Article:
Minneapolis Park Police Release Heavily Redacted Body Camera Footage In George Floyd Death

The Minneapolis Parks Police Department has released body camera footage showing part of George Floyd's arrest in the lead-up to his death in the custody of the Minneapolis Police Department.

Floyd, who was black, died on Monday after police officer Derek Chauvin, who is white, was filmed kneeling on his neck for minutes, despite the handcuffed man repeatedly warning he could not breathe.

The incident unfolded after Floyd was arrested for allegedly using a counterfeit $20 note in a store.

The Minneapolis Parks Police Department released the new footage as major protests continued to rock the city, with protesters demanding justice and an end to police brutality.

The video was released in an apparent effort to clear the department of being directly involved in the incident leading up to Floyd's death after bystander video showed one of the department's squad cars in the background.

Park Police Chief Jason Ohotto explained that an officer had responded to a request for assistance from MPD officers at around 8:10pm, according to Fox 9 News.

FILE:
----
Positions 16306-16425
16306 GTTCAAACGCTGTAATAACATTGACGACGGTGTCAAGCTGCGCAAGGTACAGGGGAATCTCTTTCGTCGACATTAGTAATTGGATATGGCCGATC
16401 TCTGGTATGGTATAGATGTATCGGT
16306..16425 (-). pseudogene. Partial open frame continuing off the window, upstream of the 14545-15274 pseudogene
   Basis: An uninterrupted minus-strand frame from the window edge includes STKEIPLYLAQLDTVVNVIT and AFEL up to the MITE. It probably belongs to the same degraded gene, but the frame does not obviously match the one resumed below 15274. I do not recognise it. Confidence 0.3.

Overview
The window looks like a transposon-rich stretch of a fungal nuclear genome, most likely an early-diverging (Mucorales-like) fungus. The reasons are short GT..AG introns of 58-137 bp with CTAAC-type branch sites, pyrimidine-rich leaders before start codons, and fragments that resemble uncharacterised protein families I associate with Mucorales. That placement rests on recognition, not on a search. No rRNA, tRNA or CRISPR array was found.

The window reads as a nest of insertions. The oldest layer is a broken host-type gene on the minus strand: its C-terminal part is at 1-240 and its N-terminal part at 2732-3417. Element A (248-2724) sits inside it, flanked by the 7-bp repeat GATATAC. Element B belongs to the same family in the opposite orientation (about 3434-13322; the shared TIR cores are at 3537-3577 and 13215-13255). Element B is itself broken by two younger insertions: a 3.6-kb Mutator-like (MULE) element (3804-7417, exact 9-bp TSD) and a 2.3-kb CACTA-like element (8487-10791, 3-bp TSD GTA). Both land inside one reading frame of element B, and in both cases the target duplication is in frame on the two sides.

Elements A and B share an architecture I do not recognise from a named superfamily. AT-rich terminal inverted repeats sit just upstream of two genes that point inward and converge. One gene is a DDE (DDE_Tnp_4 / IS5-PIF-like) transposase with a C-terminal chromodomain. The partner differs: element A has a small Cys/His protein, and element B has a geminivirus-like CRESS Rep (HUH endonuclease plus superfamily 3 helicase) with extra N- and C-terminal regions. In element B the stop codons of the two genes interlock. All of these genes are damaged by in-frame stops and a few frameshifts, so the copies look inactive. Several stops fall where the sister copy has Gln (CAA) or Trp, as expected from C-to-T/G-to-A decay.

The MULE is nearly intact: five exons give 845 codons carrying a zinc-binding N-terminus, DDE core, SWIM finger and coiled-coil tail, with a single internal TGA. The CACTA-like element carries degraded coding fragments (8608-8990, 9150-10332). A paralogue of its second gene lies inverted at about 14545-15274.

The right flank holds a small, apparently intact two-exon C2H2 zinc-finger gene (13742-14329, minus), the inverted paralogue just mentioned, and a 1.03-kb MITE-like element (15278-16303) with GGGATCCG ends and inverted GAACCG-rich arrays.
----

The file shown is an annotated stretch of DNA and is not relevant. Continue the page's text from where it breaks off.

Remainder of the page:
The officer's camera showed that the officer had been monitoring a vehicle believed to be related to the original call.

The video has been heavily redacted, with much of the audio and visuals cut out.

Ohotto estimated that the officer was approximately 118 feet away, however, when the incident leading up to Floyd's death unfolded. As a result, he said the officer had not been able to see the incident unfold.

"Based on a review of the body worn camera footage, which is being released to demonstrate the vantage point of the Park Police officer, the Park Police officer was not in a location to witness or intervene in the MPD incident," the Park Police Department said in a release, according to Fox 9 News.

Minneapolis Mayor Jacob Frey has issued an apology to Floyd's family and the black community, saying on Tuesday that "being black in America should not be a death sentence."

"When you hear someone calling for help," Frey said, "you're supposed to help. This officer failed in the most basic, human sense."

The four officers involved in Floyd's death were released by the MPD, which Frey said was the "right call."

However, he has joined calls for further action, including criminal charges against Chauvin.

The FBI and authorities in Minnesota have launched investigations into the incident.

Newsweek has contacted the Minneapolis Parks Police Department for further information.

George Floyd
A memorial left for George Floyd who died in custody on May 26, 2020 is viewed in Minneapolis, Minnesota.  KEREM YUCEL/AFP/Getty